May 20 2013 Latest news:
By Kate Dodd
Tuesday, January 1, 2013
MORE than half a million pounds has been paid out in compensation to staff, pupils and visitors following accidents at schools in Suffolk, new figures have revealed.
Bury St Edmunds £24,556
East Bergholt £8,087
The damages payouts, over the last three years, include nearly £200,000 to a member of staff who suffered an injury at an Ipswich school, and £50,620 for a pupil who had suffered a sprain.
The table of payments, which totals £598,101, was released by Suffolk County Council after a request under the Freedom of Information by the EADT.
The council was unable to give details of each individual claim and the exact injuries suffered.
But education chiefs said last night that the figures should serve as a warning of the importance of health and safety, and that it was a collective responsibility.
The second highest payout was awarded to a visitor to an Ipswich school who received £63,000 following an injury.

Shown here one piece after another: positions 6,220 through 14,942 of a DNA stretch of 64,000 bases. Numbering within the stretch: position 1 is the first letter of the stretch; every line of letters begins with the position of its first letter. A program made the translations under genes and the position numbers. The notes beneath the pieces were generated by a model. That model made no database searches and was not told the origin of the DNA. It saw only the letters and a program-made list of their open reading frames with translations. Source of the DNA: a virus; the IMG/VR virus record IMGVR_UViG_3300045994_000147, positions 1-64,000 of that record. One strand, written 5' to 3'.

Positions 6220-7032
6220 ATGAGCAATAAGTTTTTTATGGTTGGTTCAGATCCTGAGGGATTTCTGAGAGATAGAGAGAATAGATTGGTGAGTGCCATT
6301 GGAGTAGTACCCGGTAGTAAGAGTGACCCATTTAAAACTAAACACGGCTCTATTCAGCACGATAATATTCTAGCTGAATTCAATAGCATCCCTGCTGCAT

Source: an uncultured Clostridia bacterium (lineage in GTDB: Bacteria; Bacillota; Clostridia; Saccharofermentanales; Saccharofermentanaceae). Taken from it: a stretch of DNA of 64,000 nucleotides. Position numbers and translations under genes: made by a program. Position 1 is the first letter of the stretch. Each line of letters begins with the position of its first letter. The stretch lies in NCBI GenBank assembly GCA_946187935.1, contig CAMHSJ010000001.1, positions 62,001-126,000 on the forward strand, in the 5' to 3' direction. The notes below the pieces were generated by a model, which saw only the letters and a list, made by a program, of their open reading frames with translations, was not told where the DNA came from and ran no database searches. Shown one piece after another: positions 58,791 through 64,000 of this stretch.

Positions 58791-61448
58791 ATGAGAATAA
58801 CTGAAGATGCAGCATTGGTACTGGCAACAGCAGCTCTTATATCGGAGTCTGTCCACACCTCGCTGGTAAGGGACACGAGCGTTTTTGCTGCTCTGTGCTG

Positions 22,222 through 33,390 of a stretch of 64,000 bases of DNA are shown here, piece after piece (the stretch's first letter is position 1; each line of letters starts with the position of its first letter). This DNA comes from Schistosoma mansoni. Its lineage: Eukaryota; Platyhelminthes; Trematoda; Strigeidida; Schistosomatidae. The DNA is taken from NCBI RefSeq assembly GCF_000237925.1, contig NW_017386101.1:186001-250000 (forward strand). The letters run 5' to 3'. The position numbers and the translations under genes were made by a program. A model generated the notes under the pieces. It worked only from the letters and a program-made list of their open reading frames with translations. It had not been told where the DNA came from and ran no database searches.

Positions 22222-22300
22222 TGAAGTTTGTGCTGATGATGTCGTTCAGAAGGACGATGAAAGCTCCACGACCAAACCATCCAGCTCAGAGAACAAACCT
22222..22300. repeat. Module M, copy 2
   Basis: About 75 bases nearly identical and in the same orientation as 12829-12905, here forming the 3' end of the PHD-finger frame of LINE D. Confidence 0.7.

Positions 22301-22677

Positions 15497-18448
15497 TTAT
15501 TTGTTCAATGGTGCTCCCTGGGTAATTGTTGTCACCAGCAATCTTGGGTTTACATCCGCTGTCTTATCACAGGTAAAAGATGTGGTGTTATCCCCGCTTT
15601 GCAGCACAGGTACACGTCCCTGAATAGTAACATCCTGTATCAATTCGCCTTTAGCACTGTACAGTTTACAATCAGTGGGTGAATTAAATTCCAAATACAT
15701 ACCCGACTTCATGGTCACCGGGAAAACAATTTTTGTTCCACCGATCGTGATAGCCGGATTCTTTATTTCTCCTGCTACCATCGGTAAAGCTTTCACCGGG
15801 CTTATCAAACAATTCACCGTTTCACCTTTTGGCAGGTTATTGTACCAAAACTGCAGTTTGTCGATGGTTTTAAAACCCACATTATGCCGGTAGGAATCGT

Another claim involved a pupil from a Haverhill school who was given £21,937 for a head injury, and another from Ipswich awarded £50,620 for a sprain.
It is believed that the compensation is covered through indemnity insurance, however an excess payment would have been paid for each of the incidents.
A total of 27 claims were successfully pursued against schools run by the council in the three year time frame, with the smallest payout being £500 for a chipped bone.
Councillor Graham Newman, Suffolk County Council’s cabinet member for education and young people, said: “It is extremely unfortunate that these incidents have occurred, especially as school’s staff carry out routine checks.
“The county council offers detailed guidance on premises inspections in schools and in the last 18 months the authority has trained hundreds of school governors and school leaders in health and safety management.
“It is true that health and safety is everyone’s responsibility which is why I would encourage people to report any health and safety hazards that they notice, whether they are a student, a member of school staff, a parent or a visiting member of the public.”
There was also a word of caution from NUT Suffolk secretary Graham White.
He said: “The number of schools in Suffolk and the number of pupils involved it doesn’t seem a high figure.
“But I’d warn schools that if you’re going to become an academy you will bear the cost yourselves, not the authority.
“The academy might say it will never happen to us or we have insurance but insurance companies might find a loophole and not pay out.
“The figures from Suffolk County Council demonstrate that, with all the expertise they have, accidents do still happen.”